In short, one finds out quickly that to demonize all Germans as full Nazis is to miss out on the societal tendencies that led what had been considered one of the foremost and "civilized" nations to participate in such brutality...and that other "civilized" nations are not immune. This seems very apropos in light of what we have experienced over the past decade in America.

An ancillary purpose is to remind Western readers that much of the Final Solution did not take place in any concentration camp but in the kinds of actions done by RPB 101: shooting Jewish people in Polish ghettos. It rounds out the story more fully and explains why so many of the deaths come from the 1942-1944 timeframe.

This edition also includes the author's rebuttal to another scholar's arguments as well as an additional assessment of the evidence twenty-five years after the book's original publication. These are useful resources.

Should you read this? Yes, but it is not a fun time. But if you're committed to "never again," it's good to know what "it" is that you never want to see again, and what to do about "it" when it rises up again. ( )
1 vota deusvitae | Jun 16, 2021 |
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Nom de l'autorCàrrecTipus d'autorObra?Estat
Christopher R. Browningautor primaritotes les edicionscalculat
Barnavi, ElieTraductorautor secundarialgunes edicionsconfirmat
Dauzat, Pierre-EmmanuelEpílegautor secundarialgunes edicionsconfirmat
Vidal-Naquet, PierreIntroduccióautor secundarialgunes edicionsconfirmat

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In the very early hours of July 13, 1942, the men of the Reserve Police Battalion 101 were roused from their bunks in the large brick school building that serves as their barracks in the Polish town of Bilgoraj.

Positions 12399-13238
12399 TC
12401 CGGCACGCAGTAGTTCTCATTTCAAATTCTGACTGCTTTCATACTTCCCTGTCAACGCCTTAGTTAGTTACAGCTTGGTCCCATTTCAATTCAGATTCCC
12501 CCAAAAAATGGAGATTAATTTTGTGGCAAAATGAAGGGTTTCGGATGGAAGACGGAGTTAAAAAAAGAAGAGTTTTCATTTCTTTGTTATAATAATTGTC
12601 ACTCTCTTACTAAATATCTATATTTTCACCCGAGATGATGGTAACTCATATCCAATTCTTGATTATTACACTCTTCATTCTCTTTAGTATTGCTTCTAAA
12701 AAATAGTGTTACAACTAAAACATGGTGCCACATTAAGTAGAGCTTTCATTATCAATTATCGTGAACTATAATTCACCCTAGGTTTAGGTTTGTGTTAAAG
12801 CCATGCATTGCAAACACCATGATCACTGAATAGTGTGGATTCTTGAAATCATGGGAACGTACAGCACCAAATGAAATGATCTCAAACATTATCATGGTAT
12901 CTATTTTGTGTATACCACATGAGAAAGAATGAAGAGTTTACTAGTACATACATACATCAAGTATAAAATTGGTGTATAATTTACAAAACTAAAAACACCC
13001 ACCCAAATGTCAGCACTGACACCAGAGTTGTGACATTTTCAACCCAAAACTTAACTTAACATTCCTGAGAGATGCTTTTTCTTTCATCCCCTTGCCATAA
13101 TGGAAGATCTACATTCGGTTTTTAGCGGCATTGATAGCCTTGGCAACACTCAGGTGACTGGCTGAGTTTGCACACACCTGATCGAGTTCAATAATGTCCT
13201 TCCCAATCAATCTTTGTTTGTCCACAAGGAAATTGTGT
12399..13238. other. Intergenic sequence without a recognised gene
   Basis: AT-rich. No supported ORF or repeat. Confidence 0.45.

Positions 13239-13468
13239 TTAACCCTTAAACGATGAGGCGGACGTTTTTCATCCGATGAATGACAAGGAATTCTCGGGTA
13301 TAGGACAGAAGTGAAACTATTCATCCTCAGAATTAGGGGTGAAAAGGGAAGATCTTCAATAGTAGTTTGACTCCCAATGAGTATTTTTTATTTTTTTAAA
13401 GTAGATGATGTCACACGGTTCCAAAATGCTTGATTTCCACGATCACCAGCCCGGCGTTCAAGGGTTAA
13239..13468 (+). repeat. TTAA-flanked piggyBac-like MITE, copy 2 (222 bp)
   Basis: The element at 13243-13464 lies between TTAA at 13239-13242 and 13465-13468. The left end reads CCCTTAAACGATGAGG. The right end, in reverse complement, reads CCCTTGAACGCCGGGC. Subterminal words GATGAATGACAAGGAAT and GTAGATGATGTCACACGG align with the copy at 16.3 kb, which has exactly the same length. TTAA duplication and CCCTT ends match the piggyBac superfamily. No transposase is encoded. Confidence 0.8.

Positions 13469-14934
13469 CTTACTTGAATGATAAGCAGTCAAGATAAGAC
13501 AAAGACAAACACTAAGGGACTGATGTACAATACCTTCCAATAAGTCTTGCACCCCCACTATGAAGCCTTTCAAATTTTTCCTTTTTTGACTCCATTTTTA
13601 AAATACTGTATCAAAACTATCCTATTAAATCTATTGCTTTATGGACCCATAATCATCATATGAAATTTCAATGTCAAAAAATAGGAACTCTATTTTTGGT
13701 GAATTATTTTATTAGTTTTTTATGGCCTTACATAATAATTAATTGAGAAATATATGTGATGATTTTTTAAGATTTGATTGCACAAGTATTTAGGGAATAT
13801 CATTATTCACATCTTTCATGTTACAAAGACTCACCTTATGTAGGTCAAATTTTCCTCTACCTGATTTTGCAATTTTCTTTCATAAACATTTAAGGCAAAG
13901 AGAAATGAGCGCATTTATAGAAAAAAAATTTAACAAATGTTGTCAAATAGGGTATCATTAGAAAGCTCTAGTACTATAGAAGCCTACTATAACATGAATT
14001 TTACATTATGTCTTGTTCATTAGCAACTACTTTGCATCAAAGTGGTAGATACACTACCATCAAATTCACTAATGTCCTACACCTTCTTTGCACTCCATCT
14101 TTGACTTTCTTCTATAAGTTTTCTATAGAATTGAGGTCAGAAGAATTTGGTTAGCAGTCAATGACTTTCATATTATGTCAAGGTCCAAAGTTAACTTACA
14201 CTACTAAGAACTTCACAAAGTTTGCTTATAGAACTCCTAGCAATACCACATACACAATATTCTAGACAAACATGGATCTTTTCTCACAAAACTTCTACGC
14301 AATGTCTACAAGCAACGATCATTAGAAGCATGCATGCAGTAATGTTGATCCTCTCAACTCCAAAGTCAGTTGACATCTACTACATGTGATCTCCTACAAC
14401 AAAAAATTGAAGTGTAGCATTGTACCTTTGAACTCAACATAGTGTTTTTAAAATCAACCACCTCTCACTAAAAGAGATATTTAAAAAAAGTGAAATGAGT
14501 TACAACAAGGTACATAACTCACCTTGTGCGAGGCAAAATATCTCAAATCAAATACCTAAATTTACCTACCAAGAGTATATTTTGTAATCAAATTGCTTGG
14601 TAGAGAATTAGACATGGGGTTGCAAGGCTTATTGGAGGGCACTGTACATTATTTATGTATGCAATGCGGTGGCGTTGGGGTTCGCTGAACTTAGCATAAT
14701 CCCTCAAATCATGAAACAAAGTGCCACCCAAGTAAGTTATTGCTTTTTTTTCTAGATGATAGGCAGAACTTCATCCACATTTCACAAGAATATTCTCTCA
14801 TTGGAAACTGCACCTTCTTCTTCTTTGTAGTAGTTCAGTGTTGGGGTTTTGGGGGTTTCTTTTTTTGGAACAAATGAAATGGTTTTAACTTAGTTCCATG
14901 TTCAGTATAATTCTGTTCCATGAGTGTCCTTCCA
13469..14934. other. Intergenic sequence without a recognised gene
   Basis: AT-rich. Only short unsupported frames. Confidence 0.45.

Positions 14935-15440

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In the early hours of July 13, 1942, the men of Reserve Police Battalion 101, a unit of the German Order Police, entered the Polish Village of Jozefow. They had arrived in Poland less than three weeks before, most of them recently drafted family men too old for combat service--workers, artisans, salesmen, and clerks. By nightfall, they had rounded up Jozefow's 1,800 Jews, selected several hundred men as "work Jews," and shot the rest--that is, some 1,500 women, children, and old people. Most of these overage, rear-echelon reserve policemen had grown to maturity in the port city of Hamburg in pre-Hitler Germany and were neither committed Nazis nor racial fanatics. Nevertheless, in the sixteen months from the Jozefow massacre to the brutal Erntefest ("harvest festival") slaughter of November 1943, these average men participated in the direct shooting deaths of at least 38,000 Jews and the deportation to Treblinka's gas chambers of 45,000 more--a total body count of 83,000 for a unit of less than 500 men. Drawing on postwar interrogations of 210 former members of the battalion, Christopher Browning lets them speak for themselves about their contribution to the Final Solution--what they did, what they thought, how they rationalized their behavior (one man would shoot only infants and children, to "release" them from their misery). In a sobering conclusion, Browning suggests that these good Germans were acting less out of deference to authority or fear of punishment than from motives as insidious as they are common: careerism and peer pressure. With its unflinching reconstruction of the battalion's murderous record and its painstaking attention to the social background and actions of individual men, this unique account offers some of the most powerful and disturbing evidence to date of the ordinary human capacity for extraordinary inhumanity.